The Web Fonts working group was formed earlier this year at the W3C, and the group has already released the first working draft of the specification that will eventually lead to WOFF becoming a recommended web standard.
WOFF works just like OpenType and TrueType — you use the @font-face CSS property to drop the fonts in — but the font data is compressed, so the files download faster, and you can include more fonts in your designs without worrying as much about payload bloat.
The W3C adds this bit: “The WOFF format is not expected to replace other formats such as TrueType/OpenType/Open Font Format or SVG fonts, but provides an alternative solution for use cases where these formats may be less performant, or where licensing considerations make their use less acceptable.”
Support for WOFF is already strong — Google, Mozilla, Apple, Opera and Microsoft browsers either ship with or are building support, and the fast-moving foundries are releasing WOFF fonts — so why is the W3C’s involvement a big deal when the open source format is enjoying such success?
Standardization by the W3C is the best path to true interoperability. It will keep all the parties on the same page when it comes to things like accessibility, cross-browser compatibility, internationalization and search engine indexing. How much metadata to include and how it is handled are also big issues. Plus, fonts have taken an astonishingly long time to arrive on the web because of red tape around licensing, and a collaborative process for developing licensing infrastructures will go a long way toward convincing some of the more conservative type designers to make web-friendly versions of their creations.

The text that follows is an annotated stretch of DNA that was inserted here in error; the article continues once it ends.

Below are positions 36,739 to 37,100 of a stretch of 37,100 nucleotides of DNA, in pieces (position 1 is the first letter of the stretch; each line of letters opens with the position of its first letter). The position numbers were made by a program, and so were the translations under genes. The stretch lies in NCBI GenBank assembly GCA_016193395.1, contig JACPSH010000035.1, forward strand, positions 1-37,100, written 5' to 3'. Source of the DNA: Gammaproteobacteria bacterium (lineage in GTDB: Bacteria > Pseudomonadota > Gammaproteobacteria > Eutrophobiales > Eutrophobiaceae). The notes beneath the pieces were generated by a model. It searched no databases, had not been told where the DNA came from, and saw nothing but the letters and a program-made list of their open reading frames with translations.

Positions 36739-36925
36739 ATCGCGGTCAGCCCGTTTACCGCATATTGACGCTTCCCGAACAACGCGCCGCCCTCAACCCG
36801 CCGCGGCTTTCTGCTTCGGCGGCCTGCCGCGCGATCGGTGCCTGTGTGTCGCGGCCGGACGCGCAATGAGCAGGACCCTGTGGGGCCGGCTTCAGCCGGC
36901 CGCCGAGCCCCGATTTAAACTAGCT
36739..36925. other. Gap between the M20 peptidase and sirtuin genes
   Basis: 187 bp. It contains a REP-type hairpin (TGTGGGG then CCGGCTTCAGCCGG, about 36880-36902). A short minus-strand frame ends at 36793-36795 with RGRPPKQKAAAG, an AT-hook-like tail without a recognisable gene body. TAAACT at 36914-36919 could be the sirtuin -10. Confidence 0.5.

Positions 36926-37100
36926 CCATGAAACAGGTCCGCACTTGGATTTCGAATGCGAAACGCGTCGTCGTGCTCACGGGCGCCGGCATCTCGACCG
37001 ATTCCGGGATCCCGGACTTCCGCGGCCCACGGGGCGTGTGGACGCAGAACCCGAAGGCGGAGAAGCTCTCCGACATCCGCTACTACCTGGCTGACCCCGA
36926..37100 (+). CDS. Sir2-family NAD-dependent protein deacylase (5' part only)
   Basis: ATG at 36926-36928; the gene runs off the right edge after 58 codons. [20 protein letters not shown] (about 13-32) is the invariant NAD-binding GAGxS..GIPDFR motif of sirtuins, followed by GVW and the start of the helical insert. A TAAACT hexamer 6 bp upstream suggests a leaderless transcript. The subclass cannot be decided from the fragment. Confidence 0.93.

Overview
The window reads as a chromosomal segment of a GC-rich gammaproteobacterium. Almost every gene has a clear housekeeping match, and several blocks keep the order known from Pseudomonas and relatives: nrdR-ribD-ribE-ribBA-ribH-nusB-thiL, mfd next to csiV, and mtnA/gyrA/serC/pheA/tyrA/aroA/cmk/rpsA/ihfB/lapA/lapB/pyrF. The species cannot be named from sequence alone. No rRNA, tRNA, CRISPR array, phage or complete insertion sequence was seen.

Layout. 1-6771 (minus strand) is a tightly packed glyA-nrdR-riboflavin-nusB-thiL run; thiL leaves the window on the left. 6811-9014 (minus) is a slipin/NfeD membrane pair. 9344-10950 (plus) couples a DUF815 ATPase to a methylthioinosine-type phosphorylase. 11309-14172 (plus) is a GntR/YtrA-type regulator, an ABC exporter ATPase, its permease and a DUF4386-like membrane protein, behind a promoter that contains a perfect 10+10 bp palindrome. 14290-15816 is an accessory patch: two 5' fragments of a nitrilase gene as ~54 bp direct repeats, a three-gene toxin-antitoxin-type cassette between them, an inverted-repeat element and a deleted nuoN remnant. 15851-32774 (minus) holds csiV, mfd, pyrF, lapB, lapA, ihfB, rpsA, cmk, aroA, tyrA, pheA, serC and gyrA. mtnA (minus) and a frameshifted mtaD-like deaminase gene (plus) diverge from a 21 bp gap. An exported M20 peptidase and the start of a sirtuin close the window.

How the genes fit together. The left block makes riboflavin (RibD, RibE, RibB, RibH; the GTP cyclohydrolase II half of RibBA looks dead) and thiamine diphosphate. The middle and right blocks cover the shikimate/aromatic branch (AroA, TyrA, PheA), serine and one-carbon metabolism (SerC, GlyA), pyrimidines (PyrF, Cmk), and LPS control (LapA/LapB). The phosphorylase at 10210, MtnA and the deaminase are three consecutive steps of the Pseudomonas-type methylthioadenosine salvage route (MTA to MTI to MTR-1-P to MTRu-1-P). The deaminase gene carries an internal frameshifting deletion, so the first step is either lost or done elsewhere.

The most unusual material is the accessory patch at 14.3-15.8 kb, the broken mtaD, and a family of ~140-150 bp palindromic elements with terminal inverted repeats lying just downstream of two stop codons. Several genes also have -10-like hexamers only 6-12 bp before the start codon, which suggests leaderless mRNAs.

The standard will take years to complete (the process is very slow — we’re guessing 2012 or so), and until then, we’ll see designers, developers and innovative service providers like Typekit and Google continue to feed the interest in fancy web fonts. Those not on the bleeding edge may be stuck in the boring world of “web safe” fonts for a while, but at least the future is bright.
Typekit, the web service that helps designers use elaborate typefaces in their page designs, is celebrating its one year anniversary with a big announcement: the company has added 16 of Adobe’s popular font families to Typekit’s ever-growing stable of options.
The new Adobe fonts are the original cuts of the typefaces, not reproductions or downgraded web versions of the designs. This means it’s now possible to use them just like you would in print work with the same rendering accuracy and technical detail you’d see on paper. Monday’s development should have a positive impact on the use of fancier fonts on the websites of old-school institutions and larger corporations — companies that have been using Adobe products to build their print materials for years. Now that they have the same level of control over details like kerning pairs and line height on the web, they’ll have an easier time making the jump.
Adobe is a little late to the party — the company is one of the last major font foundries to partner with Typekit — but Typekit President and co-founder Bryan Mason tells Webmonkey that the reason for the delay is a heavy attention to detail.
“Adobe has been working on the hinting and screen rendering of these (and others to follow) for months,” says Mason, “[that] means a character-by-character, weight-by-weight review of each font family.”
If you’d like to try the new fonts on your site, head over to Typekit and log in to your account. The fonts are available for all paid Typekit accounts. If you’re using the limited, free option, you’ll have to settle for Adobe Garamond, the only family that Typekit is giving away.